Many high net worth individuals (HNWIs) are interested in diversifying their portfolios by investing in collectibles. A collectible is any physical asset that appreciates in value over time due to the fact that it is rare or precious and desired by many. Stamps, coins, fine art, antiques, classic cars and premium wine are all examples of these collectibles.Some investors cling to collectibles as something of a safe haven – a real asset that has some intrinsic value – but at the same time provides emotional and social enjoyment. Acquiring treasure can be satisfying, victorious, even giving off a sense of cultural superiority or social distinction.

Most recently a Ferrari 275 NART Spider from 1967 went under the hammer for an impressive USD 27.5 million in August 2013. In 2012, ‘The scream’ changed hands for USD 120 million – the highest price ever paid for a painting in an auction. These very headlines capture the attention of people and serve to fuel the collectibles market. In fact, over the past decade (January 2003 – July 2013) the collectibles market has rewarded investors with triple-digit returns. Compared to MSCI World total return (USD) which appreciated 149% over the last ten years, rare coins went up by 281%, premium wines by 176%, fine art by 212%, stamps by 278% and classic cars even by 422% (see chart). Not only this, but the size and value of the collectibles market have grown impressively. Arts Economics estimates that the global value of total transactions in the fine art market, while still recovering from a USD 70 billion high in 2007, has grown by more than 93% to USD 56.8 billion, and traded volumes have increased by over 37% in the last decade.

 

Collectibles are gaining traction in emerging markets

The positive performance and growth of the global collectibles market in the last decade has coincided with a dramatic increase in the global number of HNWIs, which is estimated to have grown by over 61%, from 6.8 million in 2000 to 11 million in 2012. Much of this growth can be attributed to emerging markets, especially Asia. According to Barclay’s Wealth Report 2013, wealthy individuals living in more volatile economies seek safety in real assets. Furthermore, Hurun’s Passion Investment Survey 2013 shows that nearly 60% of Chinese millionaires (in USD terms) look to collectibles as an alternative to real estate and stocks. While real estate remains the investment of choice with 76% of respondents, followed by stocks with 65%, transactions of art works began to soar in China in 2010, overtaking the USA and accounting for a third of the world’s total volume. However, the European Fine Art Foundation reports that the USA resumed the lead in 2012 in terms of value traded with USD 18.9 billion or 33% of the global share, while the Chinese market dropped to USD 14 billion or 25%. That said, if passion investments continue to be a part of HNWIs’ portfolios, then it is likely that the collectibles markets will continue to grow in line with the global population growth of HNWIs.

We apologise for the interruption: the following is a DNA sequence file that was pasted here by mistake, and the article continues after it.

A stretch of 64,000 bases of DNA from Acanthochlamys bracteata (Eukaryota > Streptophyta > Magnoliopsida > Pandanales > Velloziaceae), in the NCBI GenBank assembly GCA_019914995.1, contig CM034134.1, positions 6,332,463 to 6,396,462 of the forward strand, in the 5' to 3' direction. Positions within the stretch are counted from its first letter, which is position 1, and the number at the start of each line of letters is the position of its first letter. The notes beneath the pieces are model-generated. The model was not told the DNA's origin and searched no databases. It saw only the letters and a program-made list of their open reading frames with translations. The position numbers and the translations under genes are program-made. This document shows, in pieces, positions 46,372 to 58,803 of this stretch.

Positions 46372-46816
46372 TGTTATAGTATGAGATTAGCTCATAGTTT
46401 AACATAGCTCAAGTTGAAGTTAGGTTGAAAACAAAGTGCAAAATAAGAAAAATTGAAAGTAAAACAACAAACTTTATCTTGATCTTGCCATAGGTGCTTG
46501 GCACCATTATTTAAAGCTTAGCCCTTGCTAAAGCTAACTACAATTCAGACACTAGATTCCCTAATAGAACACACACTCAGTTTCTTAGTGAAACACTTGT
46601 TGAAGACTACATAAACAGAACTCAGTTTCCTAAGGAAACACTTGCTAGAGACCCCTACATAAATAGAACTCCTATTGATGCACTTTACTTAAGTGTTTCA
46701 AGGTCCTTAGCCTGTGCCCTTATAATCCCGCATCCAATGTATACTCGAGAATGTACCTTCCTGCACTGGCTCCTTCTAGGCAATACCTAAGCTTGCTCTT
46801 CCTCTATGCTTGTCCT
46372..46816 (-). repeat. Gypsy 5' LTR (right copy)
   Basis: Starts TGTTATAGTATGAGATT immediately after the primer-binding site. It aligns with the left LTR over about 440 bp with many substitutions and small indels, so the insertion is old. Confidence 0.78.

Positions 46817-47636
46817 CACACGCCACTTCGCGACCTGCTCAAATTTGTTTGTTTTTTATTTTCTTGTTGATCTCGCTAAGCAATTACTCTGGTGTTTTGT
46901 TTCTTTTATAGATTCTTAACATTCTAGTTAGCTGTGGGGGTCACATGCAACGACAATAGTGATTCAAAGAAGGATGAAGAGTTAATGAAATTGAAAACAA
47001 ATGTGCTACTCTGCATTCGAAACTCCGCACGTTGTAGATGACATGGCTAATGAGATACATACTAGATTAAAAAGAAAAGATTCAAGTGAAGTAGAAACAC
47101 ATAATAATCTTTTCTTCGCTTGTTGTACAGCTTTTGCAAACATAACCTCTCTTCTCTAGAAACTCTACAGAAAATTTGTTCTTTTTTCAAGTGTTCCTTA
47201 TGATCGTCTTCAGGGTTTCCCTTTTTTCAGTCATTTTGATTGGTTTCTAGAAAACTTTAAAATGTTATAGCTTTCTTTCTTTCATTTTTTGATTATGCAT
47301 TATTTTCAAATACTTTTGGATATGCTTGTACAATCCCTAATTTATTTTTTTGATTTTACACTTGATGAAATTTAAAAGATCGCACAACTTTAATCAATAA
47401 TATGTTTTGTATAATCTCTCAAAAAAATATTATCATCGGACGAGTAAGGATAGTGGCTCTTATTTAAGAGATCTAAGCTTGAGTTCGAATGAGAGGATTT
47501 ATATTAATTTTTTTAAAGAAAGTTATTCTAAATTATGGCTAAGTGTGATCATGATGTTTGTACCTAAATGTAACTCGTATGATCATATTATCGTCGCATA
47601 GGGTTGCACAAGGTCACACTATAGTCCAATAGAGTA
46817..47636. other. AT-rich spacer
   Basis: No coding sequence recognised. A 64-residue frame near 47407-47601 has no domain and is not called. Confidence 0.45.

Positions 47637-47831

Pros and cons of collectibles

Collectibles offer generally low correlation with other assets such as stocks and bonds, and are therefore arguably a good diversification tool. On the flipside, when compared to classic financial assets, the collectibles market is highly fragmented, illiquid, mostly unregulated and little transparent, as much of the market is executed through private transactions. Furthermore, returns can be heavily influenced by economic climate, changing global interest and new trends, while high transaction and holding costs, risk of damage, authenticity and theft need to be dealt with, too.

An alternative way to invest into collectibles is through specialised funds. Funds tend to generate money from investors to build up a collection, making financial gains by lending the collection to exhibitions, and eventually selling the collection for a profit. However, the main dividend is derived from the enjoyment of co-owning such a collection: access to expert know-how and diversification of valuable goods. The downsides are limited liquidity and minimal pay-in amounts (usually USD 250,000 to USD 500,000).

In the end you may love the piece of art in your portfolio but the marketplace may not. It is a long-term investment made first for a return of joy and only second for financial gain. While treasure could well be a guaranteed return on investment, remember that passion is not an asset class. Treat collectibles as nice to have, not a must have. They are after all mostly illiquid and volatile. Enter at your own risk!

Fabiano Vallesi is a Strategy & Next generation analyst at Julius Baer